Mistrial for inmate in jail assault case deals setback to sheriff
In a case that has prompted a federal civil rights investigation into allegations of deputy misconduct, a Los Angeles County Superior Court jury this week leaned toward acquitting an inmate accused of assaulting a pair of deputies inside the Twin Towers jail.
The man’s defense was bolstered by the account of an American Civil Liberties Union jail monitor who witnessed the incident and said the deputies beat the inmate for two minutes even though it appeared that he was unconscious. A mistrial was declared, and prosecutors, whose case relied heavily on the testimony of the two deputies, have not yet announced if they will retry James Parker.
Michael Proctor, the attorney for ACLU monitor Esther Lim, said the jury’s decision “shows the average citizen thought Esther Lim’s testimony was right on and very credible and the deputies’ testimony was not, and I think that’s sad.”
“The D.A. should have taken an independent look at this and said ‘no thank you,’ ” Proctor added.
Lim said that she was working in the jail in January, talking to another inmate, when she heard a commotion and saw Parker being beaten by deputies identified as Richard Ochoa-Garcia and Ryan Hirsch. She said the deputies repeated “stop fighting” even though Parker was motionless on the floor “like he was a mannequin.” Lim said she did not believe the deputies knew she was there.
The FBI launched an investigation into the alleged beating after she went public with her allegations. Still, the Los Angeles County district attorney’s office pressed on with charges against the inmate.
During his trial, Parker, 35, generally hunched over, looking straight ahead and avoiding eye contact with the deputies who have been accused of beating him.
When the deputies took the witness stand, they described Parker as the aggressor, saying that even when they finally got him to the floor, he continued to swing his elbows and tried to push himself up. They have denied any wrongdoing.
According to the department, one of the deputies injured his hand and had swelling on his face.
The prosecutor introduced as evidence audio that was captured on a recorder attached to the stun gun used during the incident. On the recording, at least one of the deputies can be heard shouting “stop fighting!” as Lim reported, but the phrase was not stated in the monotone manner Lim described.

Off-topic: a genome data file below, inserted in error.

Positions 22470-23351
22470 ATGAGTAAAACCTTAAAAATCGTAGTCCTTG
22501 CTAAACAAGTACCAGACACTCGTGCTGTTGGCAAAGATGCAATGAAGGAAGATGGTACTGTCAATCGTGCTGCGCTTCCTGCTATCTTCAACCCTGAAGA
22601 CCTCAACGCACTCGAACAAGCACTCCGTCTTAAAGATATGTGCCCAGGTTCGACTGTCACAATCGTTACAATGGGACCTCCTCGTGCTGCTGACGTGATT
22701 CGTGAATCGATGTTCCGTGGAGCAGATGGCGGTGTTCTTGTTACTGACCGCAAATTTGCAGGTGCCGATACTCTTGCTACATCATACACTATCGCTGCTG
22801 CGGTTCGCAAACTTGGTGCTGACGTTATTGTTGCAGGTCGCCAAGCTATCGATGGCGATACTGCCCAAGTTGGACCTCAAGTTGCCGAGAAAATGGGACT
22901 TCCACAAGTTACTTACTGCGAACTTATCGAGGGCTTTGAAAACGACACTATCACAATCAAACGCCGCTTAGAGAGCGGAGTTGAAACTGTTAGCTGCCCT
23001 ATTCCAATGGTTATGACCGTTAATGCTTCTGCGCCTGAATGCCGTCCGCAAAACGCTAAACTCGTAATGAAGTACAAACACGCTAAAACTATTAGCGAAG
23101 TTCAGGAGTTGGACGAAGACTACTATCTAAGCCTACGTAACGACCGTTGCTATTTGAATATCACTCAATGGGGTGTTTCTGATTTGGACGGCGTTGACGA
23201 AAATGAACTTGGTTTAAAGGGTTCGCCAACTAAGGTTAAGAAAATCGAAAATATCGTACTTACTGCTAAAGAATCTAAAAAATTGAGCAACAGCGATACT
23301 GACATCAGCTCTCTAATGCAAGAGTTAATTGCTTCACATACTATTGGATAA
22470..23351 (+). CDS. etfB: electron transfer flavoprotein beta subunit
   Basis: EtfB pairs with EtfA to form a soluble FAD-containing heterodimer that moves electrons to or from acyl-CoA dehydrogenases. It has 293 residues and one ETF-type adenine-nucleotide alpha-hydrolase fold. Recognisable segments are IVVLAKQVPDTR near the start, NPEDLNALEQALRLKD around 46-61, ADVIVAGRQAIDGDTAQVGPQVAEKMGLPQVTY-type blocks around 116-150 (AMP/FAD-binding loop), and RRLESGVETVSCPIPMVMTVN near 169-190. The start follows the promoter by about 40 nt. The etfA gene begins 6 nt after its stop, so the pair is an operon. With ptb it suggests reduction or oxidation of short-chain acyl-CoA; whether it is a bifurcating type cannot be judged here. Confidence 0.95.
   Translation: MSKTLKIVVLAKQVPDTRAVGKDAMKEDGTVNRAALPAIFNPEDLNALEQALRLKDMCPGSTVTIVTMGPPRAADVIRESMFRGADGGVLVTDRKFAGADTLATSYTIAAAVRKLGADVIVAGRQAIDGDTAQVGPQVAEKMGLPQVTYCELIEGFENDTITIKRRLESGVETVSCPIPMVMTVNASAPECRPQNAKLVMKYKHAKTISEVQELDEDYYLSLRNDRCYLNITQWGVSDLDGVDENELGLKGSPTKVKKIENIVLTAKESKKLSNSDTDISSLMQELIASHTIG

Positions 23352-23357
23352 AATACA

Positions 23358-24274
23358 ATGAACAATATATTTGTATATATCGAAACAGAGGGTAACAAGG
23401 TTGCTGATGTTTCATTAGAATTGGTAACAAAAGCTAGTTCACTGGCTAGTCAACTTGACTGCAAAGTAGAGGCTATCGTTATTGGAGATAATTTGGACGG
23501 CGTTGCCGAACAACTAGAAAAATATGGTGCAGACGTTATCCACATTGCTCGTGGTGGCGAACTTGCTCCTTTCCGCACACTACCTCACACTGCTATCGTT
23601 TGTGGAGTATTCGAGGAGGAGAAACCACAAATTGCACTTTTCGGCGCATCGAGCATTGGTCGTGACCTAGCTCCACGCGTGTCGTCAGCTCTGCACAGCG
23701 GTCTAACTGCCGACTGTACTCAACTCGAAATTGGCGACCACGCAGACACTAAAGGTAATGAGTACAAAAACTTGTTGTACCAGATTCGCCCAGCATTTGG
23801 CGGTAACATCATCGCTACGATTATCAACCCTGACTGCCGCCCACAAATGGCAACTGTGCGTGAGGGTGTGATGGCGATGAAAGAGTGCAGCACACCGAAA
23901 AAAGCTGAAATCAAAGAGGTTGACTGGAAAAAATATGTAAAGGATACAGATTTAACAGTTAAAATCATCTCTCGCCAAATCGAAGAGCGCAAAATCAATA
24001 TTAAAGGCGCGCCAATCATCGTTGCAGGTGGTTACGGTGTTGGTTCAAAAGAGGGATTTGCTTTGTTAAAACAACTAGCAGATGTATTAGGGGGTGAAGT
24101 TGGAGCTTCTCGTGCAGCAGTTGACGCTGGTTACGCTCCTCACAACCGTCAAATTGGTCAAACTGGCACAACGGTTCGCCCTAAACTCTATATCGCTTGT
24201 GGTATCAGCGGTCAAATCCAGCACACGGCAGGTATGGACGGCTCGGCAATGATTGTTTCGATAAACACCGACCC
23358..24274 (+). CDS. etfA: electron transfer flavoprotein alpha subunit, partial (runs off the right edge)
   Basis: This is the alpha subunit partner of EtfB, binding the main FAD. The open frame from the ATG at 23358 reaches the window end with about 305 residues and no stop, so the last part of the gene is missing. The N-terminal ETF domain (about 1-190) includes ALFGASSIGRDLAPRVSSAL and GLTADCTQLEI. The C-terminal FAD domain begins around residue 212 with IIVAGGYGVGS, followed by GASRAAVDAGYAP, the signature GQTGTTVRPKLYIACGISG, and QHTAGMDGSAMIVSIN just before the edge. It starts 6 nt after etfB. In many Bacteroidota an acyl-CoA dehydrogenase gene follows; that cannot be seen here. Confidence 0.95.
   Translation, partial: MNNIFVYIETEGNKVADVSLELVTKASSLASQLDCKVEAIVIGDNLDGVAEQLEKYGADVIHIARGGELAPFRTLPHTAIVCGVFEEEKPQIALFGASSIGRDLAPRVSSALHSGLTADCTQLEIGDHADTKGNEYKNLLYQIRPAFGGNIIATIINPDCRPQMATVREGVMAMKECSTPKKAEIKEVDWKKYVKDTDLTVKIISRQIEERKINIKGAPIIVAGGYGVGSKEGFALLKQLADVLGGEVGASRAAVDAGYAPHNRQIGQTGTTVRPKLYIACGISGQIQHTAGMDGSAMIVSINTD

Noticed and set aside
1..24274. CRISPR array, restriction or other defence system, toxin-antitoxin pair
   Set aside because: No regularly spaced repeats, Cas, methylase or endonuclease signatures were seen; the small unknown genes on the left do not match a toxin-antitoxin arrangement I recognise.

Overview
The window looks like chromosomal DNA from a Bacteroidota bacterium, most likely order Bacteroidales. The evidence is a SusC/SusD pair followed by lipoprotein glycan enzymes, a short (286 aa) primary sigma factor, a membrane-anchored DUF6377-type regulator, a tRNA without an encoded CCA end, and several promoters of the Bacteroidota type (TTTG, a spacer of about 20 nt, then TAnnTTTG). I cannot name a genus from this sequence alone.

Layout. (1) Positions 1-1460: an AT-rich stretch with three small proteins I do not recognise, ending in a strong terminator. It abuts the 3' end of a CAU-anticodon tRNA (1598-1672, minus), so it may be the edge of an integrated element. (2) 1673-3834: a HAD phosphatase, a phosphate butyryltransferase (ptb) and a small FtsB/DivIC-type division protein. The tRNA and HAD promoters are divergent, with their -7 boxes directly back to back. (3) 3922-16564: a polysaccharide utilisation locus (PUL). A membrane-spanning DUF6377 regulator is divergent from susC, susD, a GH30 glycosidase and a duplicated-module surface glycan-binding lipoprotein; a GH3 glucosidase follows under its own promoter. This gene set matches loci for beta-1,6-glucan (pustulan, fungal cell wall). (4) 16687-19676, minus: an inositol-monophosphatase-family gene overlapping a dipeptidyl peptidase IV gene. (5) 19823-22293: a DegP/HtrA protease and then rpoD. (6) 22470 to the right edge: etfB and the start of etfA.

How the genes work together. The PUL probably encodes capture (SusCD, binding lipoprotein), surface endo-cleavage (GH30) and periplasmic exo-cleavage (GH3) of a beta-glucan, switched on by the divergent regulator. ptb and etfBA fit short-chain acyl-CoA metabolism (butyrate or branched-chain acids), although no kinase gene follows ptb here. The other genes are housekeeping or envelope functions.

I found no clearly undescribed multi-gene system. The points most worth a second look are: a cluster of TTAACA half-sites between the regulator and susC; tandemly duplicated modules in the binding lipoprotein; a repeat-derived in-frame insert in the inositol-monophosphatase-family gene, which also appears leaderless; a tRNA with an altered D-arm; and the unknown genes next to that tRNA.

A jury on Wednesday was unable to reach a verdict, but a majority voted to acquit Parker of three counts of battery and resisting arrest.
The hung jury is a blow to the Sheriff’s Department as it faces FBI scrutiny of alleged inmate abuse and other deputy misconduct inside its jails.
“The allegations are made up and this man didn’t do what they said he did,” said Parker’s attorney, Damon Hobdy. “To cover it up, they put those charges on him.”
Allegations of deputy brutality in county jails are common but hard to substantiate. Generally, the only witnesses aside from other deputies are inmates whose accounts are inherently considered less credible, experts say. Critics cited this incident as a rare instance in which a third party happened to observe.
The FBI investigation into the incident is ongoing and will be presented to the Justice Department’s Civil Rights Division.
Meanwhile on Thursday, a group of civil rights attorneys and others signed an ACLU letter petitioning federal authorities for a wide-scale “pattern and practice” investigation into the jails. The group included UC Irvine Law School Dean Erwin Chemerinsky, Father Gregory J. Boyle of Homeboy Industries, Los Angeles County Public Defender Ronald L. Brown and civil rights attorney Connie Rice.
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